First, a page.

A symbol of a criminal's incarceration with a man imprisoned in a cell.

With the Jan. 9 gaveling in of the first Democratically controlled legislature in 26 years, groups opposed to capital punishment such as Virginians for Alternatives to the Death Penalty (VADP) are hopeful they might succeed in their longtime efforts to end the punishment in the Old Dominion.

According to the RTD news story “Group seeks abolition of death penalty in Va. as Democrats prepare to take control of legislature,” VADP says 13 family members of Virginians killed by homicide will ask the General Assembly to abolish state executions.

Should the legislature oblige, Virginia will become the 22nd state to do so. In May, New Hampshire ended the practice when its senate voted 16-8 to override Gov. Chris Sununu’s veto of a bill passed by the state’s legislature. And in March, California Gov. Gavin Newsom placed a moratorium on executions in that state, although the decision to officially repeal California’s death penalty can only be made by the state’s voters — a choice they rejected three years ago.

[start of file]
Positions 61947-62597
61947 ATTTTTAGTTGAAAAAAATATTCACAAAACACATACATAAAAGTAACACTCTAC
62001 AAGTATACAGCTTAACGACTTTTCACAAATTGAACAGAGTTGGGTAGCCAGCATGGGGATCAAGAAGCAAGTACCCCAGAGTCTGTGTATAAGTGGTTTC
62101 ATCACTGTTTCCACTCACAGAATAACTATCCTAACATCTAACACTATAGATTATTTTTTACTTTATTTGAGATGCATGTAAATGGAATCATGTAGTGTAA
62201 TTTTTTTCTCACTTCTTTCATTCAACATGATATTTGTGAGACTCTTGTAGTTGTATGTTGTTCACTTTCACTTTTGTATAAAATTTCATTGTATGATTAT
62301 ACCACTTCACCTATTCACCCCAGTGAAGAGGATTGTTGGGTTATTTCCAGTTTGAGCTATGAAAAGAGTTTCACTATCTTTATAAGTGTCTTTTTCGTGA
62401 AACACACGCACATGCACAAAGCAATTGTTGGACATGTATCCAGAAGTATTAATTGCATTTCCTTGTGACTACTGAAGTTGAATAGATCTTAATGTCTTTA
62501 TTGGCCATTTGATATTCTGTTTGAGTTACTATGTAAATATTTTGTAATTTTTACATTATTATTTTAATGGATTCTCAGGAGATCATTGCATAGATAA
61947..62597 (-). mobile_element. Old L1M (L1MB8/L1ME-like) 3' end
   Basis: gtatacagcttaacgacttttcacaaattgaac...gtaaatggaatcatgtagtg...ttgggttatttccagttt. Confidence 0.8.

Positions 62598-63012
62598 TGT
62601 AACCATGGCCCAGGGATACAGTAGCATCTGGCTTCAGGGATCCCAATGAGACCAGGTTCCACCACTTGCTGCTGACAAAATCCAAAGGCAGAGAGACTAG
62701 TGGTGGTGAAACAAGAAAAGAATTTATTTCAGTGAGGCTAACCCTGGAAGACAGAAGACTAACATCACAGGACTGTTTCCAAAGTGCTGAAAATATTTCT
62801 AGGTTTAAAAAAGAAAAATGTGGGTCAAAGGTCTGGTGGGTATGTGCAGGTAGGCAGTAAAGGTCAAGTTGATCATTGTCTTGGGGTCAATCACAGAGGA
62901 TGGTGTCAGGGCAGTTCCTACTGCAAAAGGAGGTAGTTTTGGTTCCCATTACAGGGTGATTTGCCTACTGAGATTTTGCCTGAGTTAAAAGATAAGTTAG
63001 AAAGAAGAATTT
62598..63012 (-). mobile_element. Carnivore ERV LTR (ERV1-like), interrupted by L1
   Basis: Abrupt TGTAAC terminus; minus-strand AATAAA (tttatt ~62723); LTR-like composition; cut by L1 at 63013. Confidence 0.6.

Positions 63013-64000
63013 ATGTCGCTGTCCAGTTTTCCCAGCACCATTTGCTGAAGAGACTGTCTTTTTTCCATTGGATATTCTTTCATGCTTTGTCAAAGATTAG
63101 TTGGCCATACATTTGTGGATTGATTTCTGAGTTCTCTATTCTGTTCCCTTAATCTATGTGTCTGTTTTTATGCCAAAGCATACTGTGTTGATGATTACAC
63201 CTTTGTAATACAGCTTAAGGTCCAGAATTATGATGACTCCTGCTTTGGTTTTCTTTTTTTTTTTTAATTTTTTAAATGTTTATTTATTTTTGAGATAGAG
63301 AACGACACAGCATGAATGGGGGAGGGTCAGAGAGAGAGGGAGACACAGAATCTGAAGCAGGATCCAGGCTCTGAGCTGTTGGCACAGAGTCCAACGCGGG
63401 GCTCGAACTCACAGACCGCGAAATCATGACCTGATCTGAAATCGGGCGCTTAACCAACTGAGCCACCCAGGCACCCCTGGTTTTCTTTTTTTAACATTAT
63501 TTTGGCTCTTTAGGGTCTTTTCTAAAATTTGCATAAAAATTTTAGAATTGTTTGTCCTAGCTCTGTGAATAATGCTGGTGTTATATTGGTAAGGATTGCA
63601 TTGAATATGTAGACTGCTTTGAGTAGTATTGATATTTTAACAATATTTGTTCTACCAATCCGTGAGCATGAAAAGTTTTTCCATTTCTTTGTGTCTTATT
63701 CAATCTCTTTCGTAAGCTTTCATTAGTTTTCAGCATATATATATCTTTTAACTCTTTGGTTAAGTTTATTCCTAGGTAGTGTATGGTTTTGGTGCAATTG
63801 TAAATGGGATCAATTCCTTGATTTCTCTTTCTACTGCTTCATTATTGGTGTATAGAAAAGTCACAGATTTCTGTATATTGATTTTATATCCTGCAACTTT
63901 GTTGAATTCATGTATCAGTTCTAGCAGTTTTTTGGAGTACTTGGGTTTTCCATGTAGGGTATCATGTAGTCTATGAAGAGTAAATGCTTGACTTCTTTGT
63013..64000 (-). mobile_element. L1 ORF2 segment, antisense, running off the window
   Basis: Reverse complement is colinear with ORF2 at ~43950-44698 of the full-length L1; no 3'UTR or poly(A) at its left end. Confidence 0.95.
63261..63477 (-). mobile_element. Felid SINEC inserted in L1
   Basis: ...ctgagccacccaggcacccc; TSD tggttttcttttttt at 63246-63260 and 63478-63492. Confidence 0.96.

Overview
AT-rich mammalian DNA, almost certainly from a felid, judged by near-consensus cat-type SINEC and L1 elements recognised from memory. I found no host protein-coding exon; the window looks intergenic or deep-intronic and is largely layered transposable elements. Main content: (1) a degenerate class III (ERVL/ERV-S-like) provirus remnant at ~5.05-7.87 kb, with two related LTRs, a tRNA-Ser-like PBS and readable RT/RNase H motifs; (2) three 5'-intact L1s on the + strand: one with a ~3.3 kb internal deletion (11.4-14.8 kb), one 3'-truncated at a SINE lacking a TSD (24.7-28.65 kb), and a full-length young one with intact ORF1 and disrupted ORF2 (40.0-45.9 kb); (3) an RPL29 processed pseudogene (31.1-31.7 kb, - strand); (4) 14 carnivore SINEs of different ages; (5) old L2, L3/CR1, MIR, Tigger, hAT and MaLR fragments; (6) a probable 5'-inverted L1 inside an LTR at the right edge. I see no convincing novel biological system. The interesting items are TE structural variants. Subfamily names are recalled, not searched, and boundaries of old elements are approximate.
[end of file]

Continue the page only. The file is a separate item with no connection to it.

According to a 2018 poll by the Pew Research Center, public support nationwide for state executions has increased. As of 2018, 54% of Americans approved of capital punishment while 39% were opposed. (That approval rate rose from a low of 49% support in 2016.)

Since the U.S. Supreme Court allowed the death penalty to resume in 1976, Virginia has executed 113 people, making the state second only to Texas, with 568 executions. The last person to be executed in the commonwealth was William Morva in July 2017, who was convicted of killing two people. Today, just three others remain on Virginia’s death row.

Michael Stone, executive director of VADP, told the RTD, “We’ve been planning for a long, long time to target 2020 for a variety of reasons. I think we’ve got enough conservative support that we can really have a serious debate, so, we’ll see where it goes.”

We will be watching as well. Previous efforts to end capital punishment in the legislature have failed. And it’s notable that while most Americans support the measure, the use of the death penalty continues to decline significantly across the country. In at least 10 states, capital punishment has been all but abandoned, although laws allowing it remain on the books.

The death penalty is grim and the severest form of justice possible. However, in rare instances, some crimes are so extraordinarily heinous that states should be able to execute those capable of such gross evil. While it is our fervent hope that capital punishment need never be used again in Virginia, we believe the penalty should remain an option.

— Robin Beres

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